The roots of the recent events in Ukraine go back to the Second World War and the Yalta Conference, when the fabric of Eastern Europe's future was woven.
If the 1938 Munich Agreement was the prologue to the war, then the Yalta Agreement in 1945 was its final chapter. Among other things, it was agreed that Ukraine, then an independent state in the Soviet Union, would annex parts of eastern Poland, including the city of Lwow, renamed Lviv. Soviet Union leader Joseph Stalin did not have many illusions about the loyalty of the Ukrainians, many of whom cooperated with the Germans during the war, which is why he saw to it that areas with Russian populations also became a part of Ukraine.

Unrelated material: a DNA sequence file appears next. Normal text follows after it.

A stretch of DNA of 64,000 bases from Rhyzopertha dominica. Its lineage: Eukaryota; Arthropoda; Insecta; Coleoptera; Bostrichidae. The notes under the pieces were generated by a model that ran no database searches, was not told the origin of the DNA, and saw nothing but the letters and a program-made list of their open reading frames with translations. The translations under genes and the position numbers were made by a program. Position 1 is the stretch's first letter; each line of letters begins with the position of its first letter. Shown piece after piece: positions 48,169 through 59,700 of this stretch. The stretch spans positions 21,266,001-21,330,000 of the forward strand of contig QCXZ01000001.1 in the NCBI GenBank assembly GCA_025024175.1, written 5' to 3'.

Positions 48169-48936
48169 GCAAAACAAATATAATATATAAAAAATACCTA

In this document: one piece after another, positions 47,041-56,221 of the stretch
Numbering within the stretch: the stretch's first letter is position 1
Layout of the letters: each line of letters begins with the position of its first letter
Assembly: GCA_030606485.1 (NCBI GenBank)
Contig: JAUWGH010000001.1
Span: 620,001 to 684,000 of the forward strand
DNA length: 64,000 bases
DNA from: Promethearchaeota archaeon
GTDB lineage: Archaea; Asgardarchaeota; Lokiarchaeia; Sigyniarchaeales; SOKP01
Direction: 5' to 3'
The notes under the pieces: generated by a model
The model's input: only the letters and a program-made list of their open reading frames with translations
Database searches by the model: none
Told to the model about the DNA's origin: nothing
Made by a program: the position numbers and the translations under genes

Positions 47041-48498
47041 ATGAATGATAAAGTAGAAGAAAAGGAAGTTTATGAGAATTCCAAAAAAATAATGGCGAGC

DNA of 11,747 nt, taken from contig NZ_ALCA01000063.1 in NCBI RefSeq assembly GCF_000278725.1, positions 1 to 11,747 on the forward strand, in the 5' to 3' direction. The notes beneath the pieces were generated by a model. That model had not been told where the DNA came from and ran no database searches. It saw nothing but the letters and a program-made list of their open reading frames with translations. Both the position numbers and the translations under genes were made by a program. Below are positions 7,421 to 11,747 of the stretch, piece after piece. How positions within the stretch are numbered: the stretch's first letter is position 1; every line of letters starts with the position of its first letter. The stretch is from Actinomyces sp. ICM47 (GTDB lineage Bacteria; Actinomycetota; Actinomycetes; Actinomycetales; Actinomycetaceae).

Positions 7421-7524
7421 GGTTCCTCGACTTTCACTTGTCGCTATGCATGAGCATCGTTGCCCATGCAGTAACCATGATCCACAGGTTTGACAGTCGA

The arrangements made at the Yalta Conference fell apart when Mikhail Gorbachev and Boris Yeltsin were in charge, and with the collapse of the Soviet Union, Ukraine gained full independence. Yet it soon became clear that this Russian-Ukrainian national and ethnic hybrid creation -- especially in light of the difficult memories from the time of Stalin and the war -- had hit a wall of mutual hostility and conflicting interests: The population in the country's east wanted to stay as close as possible to Russia, while the west and central areas aspired to join the Western world in general, and the European Union in particular. All the while, Russia continued to stir the pot, defying the Ukrainian majority, acting behind the scenes, and sometimes out in the open, to ensure that its protege sat in the presidential palace in Kiev, unlike what happened during the short-lived Orange Revolution. More